Author Archives: Rebecca Perry

I am a Research Associate at the National Air and Space Museum and visiting scholar at the University of Virginia, where I have taught the history of computer graphics (CG). I study computing, visual representation and digital 3D modeling. I am especially interested in the creative process and collaborations between CG artists and CG researchers in the entertainment industry, cultural preservation projects and in museums.

Out-of-Body Workspaces: Andy Serkis and Motion Capture Technologies

Over the last two decades, the entertainment industry has experienced a turn to what Lucy Suchman termed virtualization technologies in film and videogame production (Suchman 2016). In addition, production studies scholars have described authorship as linked to control and ownership, sharpening distinctions between “creative” and “technical” work, a divide with significant economic repercussions (Caldwell 2008).  These ideas are useful in understanding film studio workspaces, where visual effects (VFX) workers and actors collaborate in creating believable virtual characters, using three-dimensional (3D) modeling software and motion-capture (mo-cap) systems to capture the attributes and movements of human bodies and transfer them to digital models.  Once captured, digital performances become data, to be manipulated and merged seamlessly with those of live actors and environments in the final film. The introduction of virtualization technologies and computer graphics tools have surfaced tensions over creative control, authorship, and labor. British actor Andy Serkis has been a high-profile apologist for the human actor’s central role in bringing virtual characters to life for film.  Serkis, who Rolling Stone called “the king of post-human acting,” is known for using motion capture (mo-cap) to breathe life into digitally-created, non-human characters. His notable performances include the creature Gollum in the Lord of the Rings trilogy (2001-2003), the ape Cesar in Rise of the Planet of the Apes (2011), as well as  Supreme Leader Snoke in Star Wars: The Force Awakens (2015), and work on several characters in the 2018 Mowgli: Legend of the Jungle, which he also directed. While Serkis’ performances have made him highly visible to audiences, digital labor historians have begun documenting the often-invisible film workers creating 3D models and VFX (Curtin and Sanson, 2017). The tensions between mo-cap performers and VFX workers reveal the contours of an emerging hybrid workspace that combines actors’ physical bodies and movements with VFX workers’ manipulations of digital geometry and data. (read more...)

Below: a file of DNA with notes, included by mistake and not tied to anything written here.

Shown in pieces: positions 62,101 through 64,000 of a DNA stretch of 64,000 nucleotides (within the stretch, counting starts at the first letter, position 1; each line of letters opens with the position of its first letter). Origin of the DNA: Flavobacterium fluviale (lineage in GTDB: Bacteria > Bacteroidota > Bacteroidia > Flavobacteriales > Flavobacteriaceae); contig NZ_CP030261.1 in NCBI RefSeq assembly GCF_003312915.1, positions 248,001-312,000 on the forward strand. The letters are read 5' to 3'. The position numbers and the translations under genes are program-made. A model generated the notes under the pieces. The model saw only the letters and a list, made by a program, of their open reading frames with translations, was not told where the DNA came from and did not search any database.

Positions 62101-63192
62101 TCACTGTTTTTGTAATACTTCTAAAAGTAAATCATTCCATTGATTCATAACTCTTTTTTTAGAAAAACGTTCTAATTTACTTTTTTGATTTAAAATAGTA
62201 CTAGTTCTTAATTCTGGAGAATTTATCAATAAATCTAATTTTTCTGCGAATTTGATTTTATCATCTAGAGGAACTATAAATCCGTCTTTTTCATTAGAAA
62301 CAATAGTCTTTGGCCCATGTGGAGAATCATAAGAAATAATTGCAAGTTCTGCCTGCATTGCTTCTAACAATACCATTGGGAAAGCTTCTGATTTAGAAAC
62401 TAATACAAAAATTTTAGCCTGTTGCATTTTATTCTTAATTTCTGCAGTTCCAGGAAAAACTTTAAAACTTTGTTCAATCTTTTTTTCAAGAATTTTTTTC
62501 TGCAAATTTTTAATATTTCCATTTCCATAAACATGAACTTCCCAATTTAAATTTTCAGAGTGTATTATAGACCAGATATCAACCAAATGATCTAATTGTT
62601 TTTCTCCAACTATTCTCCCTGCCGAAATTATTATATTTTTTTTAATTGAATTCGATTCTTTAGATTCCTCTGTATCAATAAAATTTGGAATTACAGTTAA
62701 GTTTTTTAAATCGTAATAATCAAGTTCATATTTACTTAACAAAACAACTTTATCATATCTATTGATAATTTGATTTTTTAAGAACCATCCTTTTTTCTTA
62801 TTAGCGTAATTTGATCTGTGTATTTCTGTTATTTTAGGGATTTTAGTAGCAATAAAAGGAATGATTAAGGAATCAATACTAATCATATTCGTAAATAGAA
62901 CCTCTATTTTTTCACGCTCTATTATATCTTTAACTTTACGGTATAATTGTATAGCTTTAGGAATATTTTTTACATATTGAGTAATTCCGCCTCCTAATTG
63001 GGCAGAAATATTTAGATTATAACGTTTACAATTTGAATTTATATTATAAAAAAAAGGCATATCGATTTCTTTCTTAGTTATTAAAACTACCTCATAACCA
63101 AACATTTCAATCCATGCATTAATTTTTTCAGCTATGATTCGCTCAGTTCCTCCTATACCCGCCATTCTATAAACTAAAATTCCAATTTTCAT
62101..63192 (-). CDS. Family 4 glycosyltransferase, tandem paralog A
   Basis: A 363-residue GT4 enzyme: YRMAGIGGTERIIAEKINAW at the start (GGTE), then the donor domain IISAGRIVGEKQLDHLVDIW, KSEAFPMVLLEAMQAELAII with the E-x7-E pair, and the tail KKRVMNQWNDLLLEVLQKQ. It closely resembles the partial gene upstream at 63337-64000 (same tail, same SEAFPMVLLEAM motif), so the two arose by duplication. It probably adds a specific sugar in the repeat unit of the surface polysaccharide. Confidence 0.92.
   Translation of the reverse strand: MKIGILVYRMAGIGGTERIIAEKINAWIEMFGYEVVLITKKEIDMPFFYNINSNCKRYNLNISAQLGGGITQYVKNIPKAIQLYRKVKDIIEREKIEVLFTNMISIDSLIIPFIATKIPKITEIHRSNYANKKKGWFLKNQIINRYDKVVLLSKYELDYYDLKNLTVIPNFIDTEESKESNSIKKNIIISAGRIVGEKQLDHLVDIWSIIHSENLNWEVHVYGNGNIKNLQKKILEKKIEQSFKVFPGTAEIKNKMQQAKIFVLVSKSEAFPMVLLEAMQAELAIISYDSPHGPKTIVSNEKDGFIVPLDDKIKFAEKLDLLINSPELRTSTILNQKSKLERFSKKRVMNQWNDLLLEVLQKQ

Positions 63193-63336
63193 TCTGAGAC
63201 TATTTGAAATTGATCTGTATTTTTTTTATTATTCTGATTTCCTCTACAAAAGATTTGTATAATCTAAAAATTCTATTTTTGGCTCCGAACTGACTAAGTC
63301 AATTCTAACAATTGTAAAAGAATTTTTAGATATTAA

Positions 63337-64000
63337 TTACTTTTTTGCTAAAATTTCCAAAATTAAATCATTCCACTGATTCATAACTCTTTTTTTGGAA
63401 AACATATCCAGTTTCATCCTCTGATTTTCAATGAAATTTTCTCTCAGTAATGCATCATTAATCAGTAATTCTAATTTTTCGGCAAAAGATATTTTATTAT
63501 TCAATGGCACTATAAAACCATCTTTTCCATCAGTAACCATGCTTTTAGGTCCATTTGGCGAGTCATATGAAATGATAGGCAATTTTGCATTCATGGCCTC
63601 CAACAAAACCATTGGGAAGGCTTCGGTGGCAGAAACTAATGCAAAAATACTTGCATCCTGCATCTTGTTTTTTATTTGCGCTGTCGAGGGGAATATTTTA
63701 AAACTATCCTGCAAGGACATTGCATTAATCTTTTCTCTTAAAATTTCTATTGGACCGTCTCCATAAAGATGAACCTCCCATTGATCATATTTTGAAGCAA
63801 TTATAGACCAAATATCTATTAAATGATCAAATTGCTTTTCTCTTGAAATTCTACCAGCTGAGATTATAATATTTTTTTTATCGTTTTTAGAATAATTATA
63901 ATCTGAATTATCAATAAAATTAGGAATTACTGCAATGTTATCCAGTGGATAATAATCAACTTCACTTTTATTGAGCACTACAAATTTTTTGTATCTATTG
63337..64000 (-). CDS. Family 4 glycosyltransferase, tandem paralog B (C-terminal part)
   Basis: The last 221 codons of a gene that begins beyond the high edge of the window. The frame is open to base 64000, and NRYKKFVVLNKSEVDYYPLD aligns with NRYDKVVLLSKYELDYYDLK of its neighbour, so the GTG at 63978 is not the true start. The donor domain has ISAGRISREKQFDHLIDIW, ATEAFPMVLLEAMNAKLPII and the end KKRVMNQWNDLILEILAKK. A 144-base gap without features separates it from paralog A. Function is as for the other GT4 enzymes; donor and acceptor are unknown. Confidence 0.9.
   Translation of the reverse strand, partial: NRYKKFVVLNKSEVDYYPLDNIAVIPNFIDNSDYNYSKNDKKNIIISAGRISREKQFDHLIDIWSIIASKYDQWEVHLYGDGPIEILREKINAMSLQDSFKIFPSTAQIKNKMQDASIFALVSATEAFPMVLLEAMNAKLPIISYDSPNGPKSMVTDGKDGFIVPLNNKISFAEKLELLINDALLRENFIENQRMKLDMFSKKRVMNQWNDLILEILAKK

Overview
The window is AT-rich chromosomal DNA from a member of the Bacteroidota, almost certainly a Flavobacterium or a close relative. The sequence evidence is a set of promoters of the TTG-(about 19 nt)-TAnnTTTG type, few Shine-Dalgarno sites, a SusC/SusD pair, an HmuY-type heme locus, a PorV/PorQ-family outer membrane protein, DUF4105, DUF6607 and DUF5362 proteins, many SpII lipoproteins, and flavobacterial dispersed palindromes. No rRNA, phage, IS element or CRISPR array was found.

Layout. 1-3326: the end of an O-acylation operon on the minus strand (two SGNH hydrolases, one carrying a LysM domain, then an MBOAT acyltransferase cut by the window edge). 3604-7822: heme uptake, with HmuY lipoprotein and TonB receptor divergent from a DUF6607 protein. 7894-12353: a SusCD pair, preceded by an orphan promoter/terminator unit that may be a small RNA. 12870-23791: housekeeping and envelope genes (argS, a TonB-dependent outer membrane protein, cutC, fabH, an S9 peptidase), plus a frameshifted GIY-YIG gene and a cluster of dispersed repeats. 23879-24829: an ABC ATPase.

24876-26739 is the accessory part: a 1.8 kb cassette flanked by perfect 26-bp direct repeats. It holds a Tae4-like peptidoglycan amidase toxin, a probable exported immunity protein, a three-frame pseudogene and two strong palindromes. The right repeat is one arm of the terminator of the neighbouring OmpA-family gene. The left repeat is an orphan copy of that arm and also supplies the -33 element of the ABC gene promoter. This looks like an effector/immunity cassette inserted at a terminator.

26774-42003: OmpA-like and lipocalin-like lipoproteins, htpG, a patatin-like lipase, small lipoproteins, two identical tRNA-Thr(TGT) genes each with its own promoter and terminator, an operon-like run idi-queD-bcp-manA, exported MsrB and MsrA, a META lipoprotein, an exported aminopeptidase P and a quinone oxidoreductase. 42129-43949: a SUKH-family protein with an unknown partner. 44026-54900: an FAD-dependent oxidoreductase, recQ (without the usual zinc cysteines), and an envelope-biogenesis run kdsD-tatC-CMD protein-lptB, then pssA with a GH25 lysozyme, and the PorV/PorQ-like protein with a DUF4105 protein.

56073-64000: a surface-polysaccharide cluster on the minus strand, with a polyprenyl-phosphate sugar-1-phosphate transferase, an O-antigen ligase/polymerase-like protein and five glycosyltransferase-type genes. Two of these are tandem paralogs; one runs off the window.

The Strange Journeys of Otherworldly Artifacts

The list of objects on offer is intriguing: flags that were carried, but never raised on a flagpole; stamps that traveled thousands of miles without being posted; a meal tightly sealed in a plastic pouch, returned uneaten from the journey. These artifacts, and many others like them, are listed for sale on Bonhams’ auction site—under the “Space History” category. Popular items include commemorative medallions, pins, flags, mission patches, and postal issues, authorized by the National Aeronautics and Space Administration (NASA). The auctioneers’ specialized language includes terms of location, movement and possession: objects are listed as “carried,” “flown,”  “signed,” and “rare.” Collectors prepare their bids based on the details of object histories—where they have traveled and with whom—as recounted in accompanying letters of authenticity or fixed in time and place by a photograph. Bonhams’ vivid descriptions and NASA’s authenticating control create a fascination and demand among collectors and the public for objects circulating on Earth that have been to space—and an invitation to support future journeys. (read more...)